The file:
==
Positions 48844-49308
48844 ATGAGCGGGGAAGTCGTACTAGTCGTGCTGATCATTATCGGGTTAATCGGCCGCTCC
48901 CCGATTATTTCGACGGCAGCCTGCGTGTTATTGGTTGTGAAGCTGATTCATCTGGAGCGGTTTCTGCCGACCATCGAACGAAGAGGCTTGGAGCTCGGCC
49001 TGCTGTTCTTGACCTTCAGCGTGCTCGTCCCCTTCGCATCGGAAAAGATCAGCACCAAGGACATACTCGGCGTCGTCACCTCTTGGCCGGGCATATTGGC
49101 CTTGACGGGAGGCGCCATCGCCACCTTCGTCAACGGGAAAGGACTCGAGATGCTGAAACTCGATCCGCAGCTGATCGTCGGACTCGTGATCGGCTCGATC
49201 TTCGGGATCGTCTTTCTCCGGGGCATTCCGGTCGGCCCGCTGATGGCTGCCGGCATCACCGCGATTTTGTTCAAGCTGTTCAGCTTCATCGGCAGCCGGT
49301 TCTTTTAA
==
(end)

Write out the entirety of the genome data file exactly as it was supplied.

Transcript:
Positions 48844-49308
48844 ATGAGCGGGGAAGTCGTACTAGTCGTGCTGATCATTATCGGGTTAATCGGCCGCTCC
48901 CCGATTATTTCGACGGCAGCCTGCGTGTTATTGGTTGTGAAGCTGATTCATCTGGAGCGGTTTCTGCCGACCATCGAACGAAGAGGCTTGGAGCTCGGCC
49001 TGCTGTTCTTGACCTTCAGCGTGCTCGTCCCCTTCGCATCGGAAAAGATCAGCACCAAGGACATACTCGGCGTCGTCACCTCTTGGCCGGGCATATTGGC
49101 CTTGACGGGAGGCGCCATCGCCACCTTCGTCAACGGGAAAGGACTCGAGATGCTGAAACTCGATCCGCAGCTGATCGTCGGACTCGTGATCGGCTCGATC
49201 TTCGGGATCGTCTTTCTCCGGGGCATTCCGGTCGGCCCGCTGATGGCTGCCGGCATCACCGCGATTTTGTTCAAGCTGTTCAGCTTCATCGGCAGCCGGT
49301 TCTTTTAA